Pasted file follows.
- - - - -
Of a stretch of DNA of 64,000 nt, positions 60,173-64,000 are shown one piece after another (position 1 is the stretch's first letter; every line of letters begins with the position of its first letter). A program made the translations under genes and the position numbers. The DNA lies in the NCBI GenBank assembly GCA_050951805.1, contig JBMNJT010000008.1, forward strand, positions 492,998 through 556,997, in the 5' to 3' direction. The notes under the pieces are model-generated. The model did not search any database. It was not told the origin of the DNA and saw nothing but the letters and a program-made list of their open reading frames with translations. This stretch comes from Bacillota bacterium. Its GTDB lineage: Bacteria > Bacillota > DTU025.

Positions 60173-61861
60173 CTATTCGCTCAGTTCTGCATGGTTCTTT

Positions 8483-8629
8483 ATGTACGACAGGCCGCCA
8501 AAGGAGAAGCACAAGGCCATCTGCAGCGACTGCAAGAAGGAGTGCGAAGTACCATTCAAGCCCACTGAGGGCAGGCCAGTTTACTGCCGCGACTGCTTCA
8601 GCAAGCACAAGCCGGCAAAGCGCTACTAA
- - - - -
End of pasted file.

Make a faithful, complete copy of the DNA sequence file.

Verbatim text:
Of a stretch of DNA of 64,000 nt, positions 60,173-64,000 are shown one piece after another (position 1 is the stretch's first letter; every line of letters begins with the position of its first letter). A program made the translations under genes and the position numbers. The DNA lies in the NCBI GenBank assembly GCA_050951805.1, contig JBMNJT010000008.1, forward strand, positions 492,998 through 556,997, in the 5' to 3' direction. The notes under the pieces are model-generated. The model did not search any database. It was not told the origin of the DNA and saw nothing but the letters and a program-made list of their open reading frames with translations. This stretch comes from Bacillota bacterium. Its GTDB lineage: Bacteria > Bacillota > DTU025.

Positions 60173-61861
60173 CTATTCGCTCAGTTCTGCATGGTTCTTT

Positions 8483-8629
8483 ATGTACGACAGGCCGCCA
8501 AAGGAGAAGCACAAGGCCATCTGCAGCGACTGCAAGAAGGAGTGCGAAGTACCATTCAAGCCCACTGAGGGCAGGCCAGTTTACTGCCGCGACTGCTTCA
8601 GCAAGCACAAGCCGGCAAAGCGCTACTAA